2. Additional Time

A common accommodation that applies equally to online and on-campus students is that of additional time. For a variety of reasons, the standard time limits on essays and exams can place undue stress on students with disabilities. Especially if you have difficulty operating a standard keyboard or mouse and need to rely on assistive technology, completing an exam in an hour, for example, can be difficult, if not impossible. With a documented request from the campus disability resource center, many professors are happy to accommodate students with extra time as needed.

3. Online library services

Though not strictly “disability accommodations,” online library services are extremely useful to everyone, and for disabled students in particular. Unfortunately, many students are unaware of these resources. Conducting research can be tricky, but consultation with a research librarian can help. Here, you can discuss your project, be guided to useful databases, and gain instruction in using search techniques and filters. Moreover, most libraries provide digital document delivery, which means that any document that you need (and which is available in the catalog) can be scanned and delivered to you as a PDF. If you have difficulty handling books or turning pages, a PDF file (combined with assistive technology) can make researching and learning a much smoother task. Contact your school’s library for more details.

4. Online tutoring services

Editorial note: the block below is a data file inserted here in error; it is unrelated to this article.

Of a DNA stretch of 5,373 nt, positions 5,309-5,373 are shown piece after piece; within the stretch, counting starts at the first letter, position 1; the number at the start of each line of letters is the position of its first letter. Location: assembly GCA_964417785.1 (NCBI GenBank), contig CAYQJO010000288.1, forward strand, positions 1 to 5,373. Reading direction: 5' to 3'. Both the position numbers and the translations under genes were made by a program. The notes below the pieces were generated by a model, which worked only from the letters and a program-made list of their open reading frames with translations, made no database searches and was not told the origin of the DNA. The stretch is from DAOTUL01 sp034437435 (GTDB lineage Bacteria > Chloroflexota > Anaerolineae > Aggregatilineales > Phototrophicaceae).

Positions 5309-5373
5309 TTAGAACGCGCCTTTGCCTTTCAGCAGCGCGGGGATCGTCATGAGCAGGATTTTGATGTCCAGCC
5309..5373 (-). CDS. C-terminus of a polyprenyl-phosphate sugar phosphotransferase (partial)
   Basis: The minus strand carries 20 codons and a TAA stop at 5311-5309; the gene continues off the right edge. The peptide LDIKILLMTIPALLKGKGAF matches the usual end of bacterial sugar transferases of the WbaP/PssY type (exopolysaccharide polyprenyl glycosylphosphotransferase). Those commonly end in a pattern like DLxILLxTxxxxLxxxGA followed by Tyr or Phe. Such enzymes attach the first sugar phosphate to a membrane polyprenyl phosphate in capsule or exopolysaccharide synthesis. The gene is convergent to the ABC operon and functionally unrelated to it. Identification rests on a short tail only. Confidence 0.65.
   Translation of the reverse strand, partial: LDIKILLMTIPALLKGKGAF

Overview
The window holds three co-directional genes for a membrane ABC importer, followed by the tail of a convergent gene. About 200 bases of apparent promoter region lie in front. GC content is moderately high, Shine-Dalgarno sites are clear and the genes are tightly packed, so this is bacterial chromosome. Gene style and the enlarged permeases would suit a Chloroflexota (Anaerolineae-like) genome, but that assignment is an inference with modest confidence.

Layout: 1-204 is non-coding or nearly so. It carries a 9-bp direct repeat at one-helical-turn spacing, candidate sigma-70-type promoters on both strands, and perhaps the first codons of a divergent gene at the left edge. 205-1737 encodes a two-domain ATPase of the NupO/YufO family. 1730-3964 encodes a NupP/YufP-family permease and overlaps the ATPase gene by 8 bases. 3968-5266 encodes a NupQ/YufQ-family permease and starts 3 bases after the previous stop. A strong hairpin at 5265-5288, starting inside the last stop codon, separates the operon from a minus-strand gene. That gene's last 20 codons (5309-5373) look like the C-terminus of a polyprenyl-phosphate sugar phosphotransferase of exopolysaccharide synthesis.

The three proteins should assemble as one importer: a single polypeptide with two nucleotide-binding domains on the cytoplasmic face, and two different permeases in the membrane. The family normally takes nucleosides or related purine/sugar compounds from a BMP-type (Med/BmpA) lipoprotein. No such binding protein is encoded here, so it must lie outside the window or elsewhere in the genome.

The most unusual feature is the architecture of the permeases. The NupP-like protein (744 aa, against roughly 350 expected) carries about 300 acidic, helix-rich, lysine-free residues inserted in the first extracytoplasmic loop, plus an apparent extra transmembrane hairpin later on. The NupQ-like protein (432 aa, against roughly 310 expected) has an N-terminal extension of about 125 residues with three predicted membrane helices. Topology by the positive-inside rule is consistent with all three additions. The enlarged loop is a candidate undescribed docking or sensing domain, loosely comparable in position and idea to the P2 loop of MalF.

Tutoring services are also useful and available to everyone, but may fly under the radar as a category of physical learning accommodation. This is especially useful if you have physical limitations or health-related scheduling demands that cause you to occasionally miss live lectures or class discussions. A tutor can help you fill in the gaps. Tutors come in a variety of forms, and are available in every subject. Moreover, many colleges (especially those that have a high number of online programs) offer online tutoring services through chat or live-video platforms. If you feel like you need any kind of help wrapping your head around a subject, don’t hesitate to contact a tutor. Of particular value are online writing centers, in which writing tutors work one-on-one with you at all stages of the writing process. You can’t get through college without writing papers, but you don’t need to do it alone. Especially if you need extended time, utilizing the writing center’s services can help mitigate any complications and ensure a high grade.

Assistive Technology